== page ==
A Curved Screen Skeptic Takes a Closer Look

Sometimes it can be helpful to make a snap judgement on a particular innovation, just to keep from getting overwhelmed in today’s tech frenzy. For me, it was the curved screen that earned my instant skepticism. Cool? Sure. But I didn’t see the urgency; the flat screen still felt modern, delivered a wonderful picture and the joy of extra space gained from tossing the old box was still reasonably fresh in my mind. The curved screen struck me more as innovation for innovation’s sake, an upgrade designed for the upgrade-obsessed, and left me pondering if it was possible to run out of great ideas.
Then, when I realized the natural moment for my next phone upgrade was approaching, I found myself face-to-face with the Samsung Galaxy Edge. Lo, the curved screen was calling! But, before I could answer, I had to take a step back and look at the bigger picture. (And, yes, drop a few puns.)
This modern innovation—gimmick? innovation?—went beyond mobile phones, so I decided to start with large screens. When it came to curved televisions, it was easy to see that I wasn’t alone in my skepticism. Numerous reviews panned the “immersive” curved television display as a gimmick, while others pointed out that the curve could compromise viewing from certain angles. It’s not hard to imagine that if your reclining chair is over in that far corner, to the side of the TV, that curve is going to get in the way, but Casey Johnston of Ars Technica offered a rather detailed analysis of the field of view. It seemed that the curve most benefited from theater-style seating and, according to fellow skeptic Scott Kramer of Forbes, “You’d need a very large model — at least 70 inches — to really make the concept even work. Anything smaller and the vibrancy and immersion just aren’t compelling factors.” Cue Roy Schieder: “We’re going to need a bigger apartment.”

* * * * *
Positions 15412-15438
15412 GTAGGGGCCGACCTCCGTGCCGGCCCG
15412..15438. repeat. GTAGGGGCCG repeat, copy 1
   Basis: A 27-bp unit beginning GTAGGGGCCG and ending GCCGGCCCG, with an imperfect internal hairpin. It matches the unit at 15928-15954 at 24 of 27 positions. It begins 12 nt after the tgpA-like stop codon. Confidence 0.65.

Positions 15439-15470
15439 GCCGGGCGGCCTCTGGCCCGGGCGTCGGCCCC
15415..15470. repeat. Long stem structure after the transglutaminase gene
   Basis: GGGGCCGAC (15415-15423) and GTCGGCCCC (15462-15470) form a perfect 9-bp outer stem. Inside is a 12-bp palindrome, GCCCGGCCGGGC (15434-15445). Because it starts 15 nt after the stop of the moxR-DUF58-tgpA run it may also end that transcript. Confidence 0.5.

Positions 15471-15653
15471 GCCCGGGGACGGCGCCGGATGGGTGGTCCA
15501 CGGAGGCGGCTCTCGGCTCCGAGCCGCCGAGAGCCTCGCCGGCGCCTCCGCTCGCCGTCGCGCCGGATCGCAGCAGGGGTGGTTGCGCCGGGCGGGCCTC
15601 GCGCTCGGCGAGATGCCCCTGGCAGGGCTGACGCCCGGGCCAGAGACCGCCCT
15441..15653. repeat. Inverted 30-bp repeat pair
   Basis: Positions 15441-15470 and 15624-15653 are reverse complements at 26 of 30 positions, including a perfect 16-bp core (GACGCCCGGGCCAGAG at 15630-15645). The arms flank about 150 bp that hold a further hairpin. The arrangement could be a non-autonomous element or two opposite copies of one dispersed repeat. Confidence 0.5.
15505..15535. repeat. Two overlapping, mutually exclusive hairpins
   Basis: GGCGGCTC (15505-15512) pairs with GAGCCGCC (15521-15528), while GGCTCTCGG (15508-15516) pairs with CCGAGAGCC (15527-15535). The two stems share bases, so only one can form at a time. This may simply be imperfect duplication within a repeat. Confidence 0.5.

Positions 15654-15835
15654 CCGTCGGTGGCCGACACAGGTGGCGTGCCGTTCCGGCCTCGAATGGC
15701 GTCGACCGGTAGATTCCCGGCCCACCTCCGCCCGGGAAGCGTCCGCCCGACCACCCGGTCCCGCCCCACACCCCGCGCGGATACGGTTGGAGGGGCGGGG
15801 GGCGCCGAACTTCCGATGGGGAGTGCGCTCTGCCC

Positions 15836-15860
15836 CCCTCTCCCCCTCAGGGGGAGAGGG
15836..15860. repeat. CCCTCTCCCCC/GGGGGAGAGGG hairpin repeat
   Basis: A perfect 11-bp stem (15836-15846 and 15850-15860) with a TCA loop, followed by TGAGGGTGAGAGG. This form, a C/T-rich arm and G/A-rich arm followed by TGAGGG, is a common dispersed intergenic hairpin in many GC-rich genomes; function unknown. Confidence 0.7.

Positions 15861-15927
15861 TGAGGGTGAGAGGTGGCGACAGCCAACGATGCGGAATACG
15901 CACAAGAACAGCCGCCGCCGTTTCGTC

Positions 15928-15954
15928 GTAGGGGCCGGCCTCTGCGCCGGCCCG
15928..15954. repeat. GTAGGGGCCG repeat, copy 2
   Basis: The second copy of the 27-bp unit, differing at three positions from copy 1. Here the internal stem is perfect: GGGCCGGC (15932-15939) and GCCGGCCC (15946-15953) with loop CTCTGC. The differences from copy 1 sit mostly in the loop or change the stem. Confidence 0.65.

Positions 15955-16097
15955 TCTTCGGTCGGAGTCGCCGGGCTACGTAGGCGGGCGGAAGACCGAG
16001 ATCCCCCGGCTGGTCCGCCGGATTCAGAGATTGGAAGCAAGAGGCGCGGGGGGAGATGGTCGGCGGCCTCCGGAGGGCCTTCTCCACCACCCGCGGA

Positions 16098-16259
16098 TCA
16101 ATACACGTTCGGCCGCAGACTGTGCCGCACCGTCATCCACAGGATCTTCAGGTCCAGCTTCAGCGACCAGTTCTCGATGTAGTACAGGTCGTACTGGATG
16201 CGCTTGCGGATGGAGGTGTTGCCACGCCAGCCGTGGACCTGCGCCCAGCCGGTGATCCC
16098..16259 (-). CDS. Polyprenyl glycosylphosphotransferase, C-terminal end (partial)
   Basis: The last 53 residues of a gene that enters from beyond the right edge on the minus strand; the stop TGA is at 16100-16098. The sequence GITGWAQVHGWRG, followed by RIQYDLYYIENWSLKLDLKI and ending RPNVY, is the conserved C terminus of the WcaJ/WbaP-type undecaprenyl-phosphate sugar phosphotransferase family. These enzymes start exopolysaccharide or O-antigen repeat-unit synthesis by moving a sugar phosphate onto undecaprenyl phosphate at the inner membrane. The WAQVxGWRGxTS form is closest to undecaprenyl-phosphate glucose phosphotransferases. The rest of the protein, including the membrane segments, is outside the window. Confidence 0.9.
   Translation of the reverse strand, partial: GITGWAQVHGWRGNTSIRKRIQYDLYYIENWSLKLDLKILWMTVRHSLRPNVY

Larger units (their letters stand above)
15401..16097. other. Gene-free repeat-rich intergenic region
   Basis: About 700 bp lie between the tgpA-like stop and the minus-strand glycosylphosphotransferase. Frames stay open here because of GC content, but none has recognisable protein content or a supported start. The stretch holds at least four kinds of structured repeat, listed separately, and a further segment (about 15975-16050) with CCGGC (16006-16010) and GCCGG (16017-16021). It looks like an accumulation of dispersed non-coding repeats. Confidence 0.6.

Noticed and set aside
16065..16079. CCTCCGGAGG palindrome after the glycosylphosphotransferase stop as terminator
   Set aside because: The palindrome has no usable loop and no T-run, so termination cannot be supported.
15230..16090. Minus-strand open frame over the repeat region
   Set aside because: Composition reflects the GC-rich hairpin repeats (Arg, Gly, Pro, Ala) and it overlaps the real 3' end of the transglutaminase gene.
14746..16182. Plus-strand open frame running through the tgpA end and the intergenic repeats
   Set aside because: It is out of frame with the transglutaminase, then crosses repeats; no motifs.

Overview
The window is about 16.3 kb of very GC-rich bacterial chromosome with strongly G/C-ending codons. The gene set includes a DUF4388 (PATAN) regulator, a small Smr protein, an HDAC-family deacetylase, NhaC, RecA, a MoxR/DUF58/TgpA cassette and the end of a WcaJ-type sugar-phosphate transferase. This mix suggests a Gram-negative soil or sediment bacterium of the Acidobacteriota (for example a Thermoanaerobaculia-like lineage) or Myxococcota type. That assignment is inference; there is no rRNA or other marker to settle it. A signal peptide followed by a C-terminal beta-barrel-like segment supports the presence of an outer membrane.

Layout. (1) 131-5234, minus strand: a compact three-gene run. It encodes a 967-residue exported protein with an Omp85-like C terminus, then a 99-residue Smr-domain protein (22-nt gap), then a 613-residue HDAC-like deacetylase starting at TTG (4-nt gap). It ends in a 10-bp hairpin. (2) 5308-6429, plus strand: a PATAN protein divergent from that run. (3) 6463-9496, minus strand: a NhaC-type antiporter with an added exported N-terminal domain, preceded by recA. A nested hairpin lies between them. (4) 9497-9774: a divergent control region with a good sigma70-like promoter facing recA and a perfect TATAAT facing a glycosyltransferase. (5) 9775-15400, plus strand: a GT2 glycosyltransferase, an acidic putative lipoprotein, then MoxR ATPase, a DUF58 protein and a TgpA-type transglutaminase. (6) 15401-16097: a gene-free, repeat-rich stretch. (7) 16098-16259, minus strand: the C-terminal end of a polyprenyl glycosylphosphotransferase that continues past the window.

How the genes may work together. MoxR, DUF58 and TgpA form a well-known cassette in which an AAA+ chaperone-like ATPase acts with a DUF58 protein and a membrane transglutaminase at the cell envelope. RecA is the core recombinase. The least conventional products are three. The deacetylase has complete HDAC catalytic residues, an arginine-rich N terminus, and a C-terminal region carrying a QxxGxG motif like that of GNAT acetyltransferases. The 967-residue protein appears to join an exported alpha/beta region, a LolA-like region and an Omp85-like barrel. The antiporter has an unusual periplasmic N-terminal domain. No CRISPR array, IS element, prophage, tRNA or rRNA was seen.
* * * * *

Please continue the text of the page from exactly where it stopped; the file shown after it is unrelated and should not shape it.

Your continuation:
So my initial doubts about the curve seemed validated where TVs were concerned. Monitors, however, were a different story. The “immersive” benefits of curved screens fared better in the one-person-per-screen scenario, where you were less likely to be sitting off to the side while playing games and streaming.  As noted in this article, “the natural presentation and field of view supplied by these devices reduce neck and eye strain”, so there would be productivity benefits for the business environment as well. (Though both points make sense to me, as someone who is attached to the web for the better part of her waking hours, the thought of the telltale screen curving in closer and closer struck me as horror movie material.) But general receptivity to curved monitors aside, the fact that monitor sales, in general, are dipping along with PC sales means that they won’t likely be the driving force behind the curved revolution.